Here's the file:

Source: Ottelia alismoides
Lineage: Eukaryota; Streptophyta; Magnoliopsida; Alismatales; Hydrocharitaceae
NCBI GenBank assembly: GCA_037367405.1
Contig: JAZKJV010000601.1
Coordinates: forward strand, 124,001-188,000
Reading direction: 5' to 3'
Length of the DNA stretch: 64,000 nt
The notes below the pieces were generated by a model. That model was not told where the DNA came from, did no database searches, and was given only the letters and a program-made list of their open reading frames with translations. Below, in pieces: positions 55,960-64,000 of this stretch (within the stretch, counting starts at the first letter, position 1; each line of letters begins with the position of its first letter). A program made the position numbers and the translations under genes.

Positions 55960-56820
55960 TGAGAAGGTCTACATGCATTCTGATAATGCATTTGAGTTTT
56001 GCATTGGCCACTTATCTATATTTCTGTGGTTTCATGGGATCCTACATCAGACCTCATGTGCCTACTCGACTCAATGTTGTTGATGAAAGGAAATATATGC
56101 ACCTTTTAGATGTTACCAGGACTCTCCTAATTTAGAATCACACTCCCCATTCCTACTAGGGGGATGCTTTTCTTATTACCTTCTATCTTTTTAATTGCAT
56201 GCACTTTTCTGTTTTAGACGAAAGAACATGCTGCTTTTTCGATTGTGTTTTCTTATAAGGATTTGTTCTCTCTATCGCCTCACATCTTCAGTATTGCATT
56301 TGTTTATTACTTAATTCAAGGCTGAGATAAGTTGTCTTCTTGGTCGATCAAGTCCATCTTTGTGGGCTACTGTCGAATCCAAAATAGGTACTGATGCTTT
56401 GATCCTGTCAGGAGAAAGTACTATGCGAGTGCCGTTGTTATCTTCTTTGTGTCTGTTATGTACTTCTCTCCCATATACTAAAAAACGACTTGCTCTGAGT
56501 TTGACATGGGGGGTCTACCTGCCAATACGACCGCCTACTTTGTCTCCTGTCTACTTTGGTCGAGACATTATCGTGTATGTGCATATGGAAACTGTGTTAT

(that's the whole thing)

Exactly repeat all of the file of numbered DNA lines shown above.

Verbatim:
Source: Ottelia alismoides
Lineage: Eukaryota; Streptophyta; Magnoliopsida; Alismatales; Hydrocharitaceae
NCBI GenBank assembly: GCA_037367405.1
Contig: JAZKJV010000601.1
Coordinates: forward strand, 124,001-188,000
Reading direction: 5' to 3'
Length of the DNA stretch: 64,000 nt
The notes below the pieces were generated by a model. That model was not told where the DNA came from, did no database searches, and was given only the letters and a program-made list of their open reading frames with translations. Below, in pieces: positions 55,960-64,000 of this stretch (within the stretch, counting starts at the first letter, position 1; each line of letters begins with the position of its first letter). A program made the position numbers and the translations under genes.

Positions 55960-56820
55960 TGAGAAGGTCTACATGCATTCTGATAATGCATTTGAGTTTT
56001 GCATTGGCCACTTATCTATATTTCTGTGGTTTCATGGGATCCTACATCAGACCTCATGTGCCTACTCGACTCAATGTTGTTGATGAAAGGAAATATATGC
56101 ACCTTTTAGATGTTACCAGGACTCTCCTAATTTAGAATCACACTCCCCATTCCTACTAGGGGGATGCTTTTCTTATTACCTTCTATCTTTTTAATTGCAT
56201 GCACTTTTCTGTTTTAGACGAAAGAACATGCTGCTTTTTCGATTGTGTTTTCTTATAAGGATTTGTTCTCTCTATCGCCTCACATCTTCAGTATTGCATT
56301 TGTTTATTACTTAATTCAAGGCTGAGATAAGTTGTCTTCTTGGTCGATCAAGTCCATCTTTGTGGGCTACTGTCGAATCCAAAATAGGTACTGATGCTTT
56401 GATCCTGTCAGGAGAAAGTACTATGCGAGTGCCGTTGTTATCTTCTTTGTGTCTGTTATGTACTTCTCTCCCATATACTAAAAAACGACTTGCTCTGAGT
56501 TTGACATGGGGGGTCTACCTGCCAATACGACCGCCTACTTTGTCTCCTGTCTACTTTGGTCGAGACATTATCGTGTATGTGCATATGGAAACTGTGTTAT